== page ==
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Fresh out of shame

The principle of leaning against the cycle is easy to agree. For some reason, this sentence, taken from Alastair Darling’s statement to the House of Commons on reforming financial markets, worries me – and I don’t think it is just because it appears that the Chancellor is borrowing soundbites from fortune cookies or possibly cryptic crossword clues in The Times.

Eight letters. Something, something, something, something – then e, n, something, e. Er…could it be prudence? Possibly although it could equally be nonsense. We will have to wait until we get some other clues.

Yes, yes, I know it is both easy and fashionable to take a pop at the poor little Darl- ing but that does not mean we should not do it. I did think St Vincent of Cable describing the statement as the Chancellor’s “living will” was unnecessarily cruel but that is only because I have not been able to get a Cliff Richard song out of my mind ever since. All together now – “Wrote myself an airy-fairy, vague yet scary living will.”

Am I being unfair? After all, regardless of my scepticism of the UK being able to spend its way out of recession – particular if one has ignored that part of Keynesianism that says one needs to save in the good times in order to be able to splurge in the bad – the bank rescue looks to be working.

Nevertheless, this is also the man who can say, apparently with a straight face, that “we will legislate to set up a new Council for Financial Stability – which will bring together the Bank of England, the FSA and the Treasury”. Doesn’t this look suspiciously like the same regulatory trio that has hardly covered itself in glory over the last decade? Truly a tripartite committee by any other name would smell…no, that’s it – it would just smell.

Whether or not I am being unfair, I am, of course, being terribly ungrateful because, as the Chancellor made clear throughout his statement, everything he does, he does it for me. Well, not me personally, but for every UK consumer.

We were namechecked 10 times in total, usually with a view to our being empowered and generally receiving more choice and value – nor to mention access to redress in the unlikely event that, under the reign of the Council for Financial Stability, anything goes wrong ever again.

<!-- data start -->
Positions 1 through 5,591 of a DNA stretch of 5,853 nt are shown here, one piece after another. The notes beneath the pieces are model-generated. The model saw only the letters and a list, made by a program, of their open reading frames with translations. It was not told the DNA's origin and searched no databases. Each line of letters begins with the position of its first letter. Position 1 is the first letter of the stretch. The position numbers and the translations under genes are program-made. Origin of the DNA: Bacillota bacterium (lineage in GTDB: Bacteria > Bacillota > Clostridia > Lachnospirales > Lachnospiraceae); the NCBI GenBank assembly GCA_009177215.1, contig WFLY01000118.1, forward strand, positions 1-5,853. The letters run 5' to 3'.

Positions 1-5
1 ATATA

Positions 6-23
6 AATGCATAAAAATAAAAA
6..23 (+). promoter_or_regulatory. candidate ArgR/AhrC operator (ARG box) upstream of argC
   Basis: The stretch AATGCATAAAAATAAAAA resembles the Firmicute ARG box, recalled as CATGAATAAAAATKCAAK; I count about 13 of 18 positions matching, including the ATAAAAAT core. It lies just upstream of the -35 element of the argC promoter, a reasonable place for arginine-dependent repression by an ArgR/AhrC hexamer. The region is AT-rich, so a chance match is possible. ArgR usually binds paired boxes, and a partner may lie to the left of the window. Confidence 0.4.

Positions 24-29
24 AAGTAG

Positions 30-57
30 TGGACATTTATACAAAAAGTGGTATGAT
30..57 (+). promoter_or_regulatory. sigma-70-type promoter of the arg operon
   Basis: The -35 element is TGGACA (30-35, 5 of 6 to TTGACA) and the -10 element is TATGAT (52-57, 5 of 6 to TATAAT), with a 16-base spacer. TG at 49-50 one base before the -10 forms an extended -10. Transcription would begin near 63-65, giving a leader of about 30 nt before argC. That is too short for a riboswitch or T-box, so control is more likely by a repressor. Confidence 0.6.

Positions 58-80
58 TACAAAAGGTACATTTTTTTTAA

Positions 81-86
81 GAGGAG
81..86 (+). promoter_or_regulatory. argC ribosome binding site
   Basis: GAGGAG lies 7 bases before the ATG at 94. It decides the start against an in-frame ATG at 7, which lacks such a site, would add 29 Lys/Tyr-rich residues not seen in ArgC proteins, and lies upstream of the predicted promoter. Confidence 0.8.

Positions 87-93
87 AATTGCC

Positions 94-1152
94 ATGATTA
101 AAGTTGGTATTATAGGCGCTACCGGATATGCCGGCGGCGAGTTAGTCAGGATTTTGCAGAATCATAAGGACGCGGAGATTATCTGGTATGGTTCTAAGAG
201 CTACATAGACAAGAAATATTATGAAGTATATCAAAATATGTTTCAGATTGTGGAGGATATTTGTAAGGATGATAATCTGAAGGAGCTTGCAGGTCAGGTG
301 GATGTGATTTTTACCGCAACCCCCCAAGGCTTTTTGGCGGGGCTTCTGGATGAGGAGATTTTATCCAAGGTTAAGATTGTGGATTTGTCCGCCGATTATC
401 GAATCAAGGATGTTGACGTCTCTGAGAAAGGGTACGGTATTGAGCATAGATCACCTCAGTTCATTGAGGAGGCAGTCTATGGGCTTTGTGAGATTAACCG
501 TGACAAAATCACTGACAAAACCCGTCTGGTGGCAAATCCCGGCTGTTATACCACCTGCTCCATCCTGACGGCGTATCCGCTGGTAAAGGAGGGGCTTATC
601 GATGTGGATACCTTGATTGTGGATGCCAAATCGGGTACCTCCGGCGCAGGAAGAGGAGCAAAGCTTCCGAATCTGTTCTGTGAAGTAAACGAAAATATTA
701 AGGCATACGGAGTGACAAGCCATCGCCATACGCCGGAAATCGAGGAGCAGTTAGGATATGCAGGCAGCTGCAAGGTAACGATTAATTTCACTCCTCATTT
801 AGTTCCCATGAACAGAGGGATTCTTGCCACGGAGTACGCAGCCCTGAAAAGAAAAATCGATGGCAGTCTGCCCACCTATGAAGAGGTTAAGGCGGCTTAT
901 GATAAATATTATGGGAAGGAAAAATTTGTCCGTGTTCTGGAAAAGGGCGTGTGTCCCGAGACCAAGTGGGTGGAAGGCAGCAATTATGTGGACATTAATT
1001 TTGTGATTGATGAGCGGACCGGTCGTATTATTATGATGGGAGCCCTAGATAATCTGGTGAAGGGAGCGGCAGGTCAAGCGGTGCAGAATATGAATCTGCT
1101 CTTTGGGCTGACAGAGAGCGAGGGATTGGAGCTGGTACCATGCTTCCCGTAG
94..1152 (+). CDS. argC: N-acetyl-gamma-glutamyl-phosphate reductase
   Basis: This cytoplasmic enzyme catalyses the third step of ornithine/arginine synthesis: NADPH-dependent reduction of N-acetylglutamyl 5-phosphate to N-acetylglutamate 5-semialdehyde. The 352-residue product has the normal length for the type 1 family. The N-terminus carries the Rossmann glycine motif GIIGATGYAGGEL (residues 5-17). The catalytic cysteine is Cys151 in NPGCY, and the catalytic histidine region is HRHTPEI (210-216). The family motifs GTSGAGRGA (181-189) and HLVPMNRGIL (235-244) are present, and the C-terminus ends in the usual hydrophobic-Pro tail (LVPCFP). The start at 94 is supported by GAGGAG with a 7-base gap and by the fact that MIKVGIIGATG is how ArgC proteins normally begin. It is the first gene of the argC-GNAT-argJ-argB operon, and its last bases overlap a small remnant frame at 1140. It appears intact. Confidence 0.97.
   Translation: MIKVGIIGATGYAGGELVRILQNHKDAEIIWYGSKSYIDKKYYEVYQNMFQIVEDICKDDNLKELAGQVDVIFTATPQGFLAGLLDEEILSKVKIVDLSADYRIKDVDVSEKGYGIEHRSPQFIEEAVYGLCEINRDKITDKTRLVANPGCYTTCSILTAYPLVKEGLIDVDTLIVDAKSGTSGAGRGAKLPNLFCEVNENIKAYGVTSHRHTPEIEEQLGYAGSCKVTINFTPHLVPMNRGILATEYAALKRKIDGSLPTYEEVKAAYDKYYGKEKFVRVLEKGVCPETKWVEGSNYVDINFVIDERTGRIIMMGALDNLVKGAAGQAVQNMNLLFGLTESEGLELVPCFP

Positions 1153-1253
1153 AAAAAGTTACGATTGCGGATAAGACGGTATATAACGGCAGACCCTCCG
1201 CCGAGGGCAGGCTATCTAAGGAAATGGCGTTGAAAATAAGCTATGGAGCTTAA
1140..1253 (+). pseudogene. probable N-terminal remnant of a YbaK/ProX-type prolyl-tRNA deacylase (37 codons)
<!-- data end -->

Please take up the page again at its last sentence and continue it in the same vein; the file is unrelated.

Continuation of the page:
And it is not just the Chancellor who is so concerned about our wellbeing, Gratifyingly, we were squarely in the thinking of many of the organisations who responded to the statement in the time-honoured fashion of “We broadly welcome this but…”

Speaking personally, the one that rang truest came from Motley Fool director David Kuo, who said: “The solution is not over-regulation but instead to show investors how to protect their wealth against unforeseen events.” Far be it from me, however, to suggest others were merely using the consumer as a way of pushing their own agenda.

Oops, there I go again with the whole mean-spiritedness thing. I will move swiftly on – pausing only to acknowledge that mortgages very much are not my beat – to Nationwide’s splendidly hurt reaction to coverage of the launch of its new 125 per cent mortgage.

The press release I received the next day, which positively reeked of wounded indignation, seemed to suggest that one or two journalists may have formed the wholly misguided impression that Nationwide had rather forgotten the last two years had ever happened. Nothing could be further from the truth, sniffed the company, which was at pains to stress what a responsible lender it was.

What is more, the mortgage would not be available to just anyone but only to those who are in negative equity, need to move home, meet the strict lending criteria, have a good credit record and allow three Nationwide employees to live with them for a three-month period just so the company can ensure everybody knows exactly where they stand.

Actually, I may have made the last bit up but clearly this mortgage is nothing short of a public service – albeit one that carries a fairly chunky price tag – and anyone who thinks other- wise should be ashamed of themselves. Me? No, after everything, I have written about that poor, misunderstood Chancellor, I am afraid I am fresh out of shame.

Julian Marr is editorial director of


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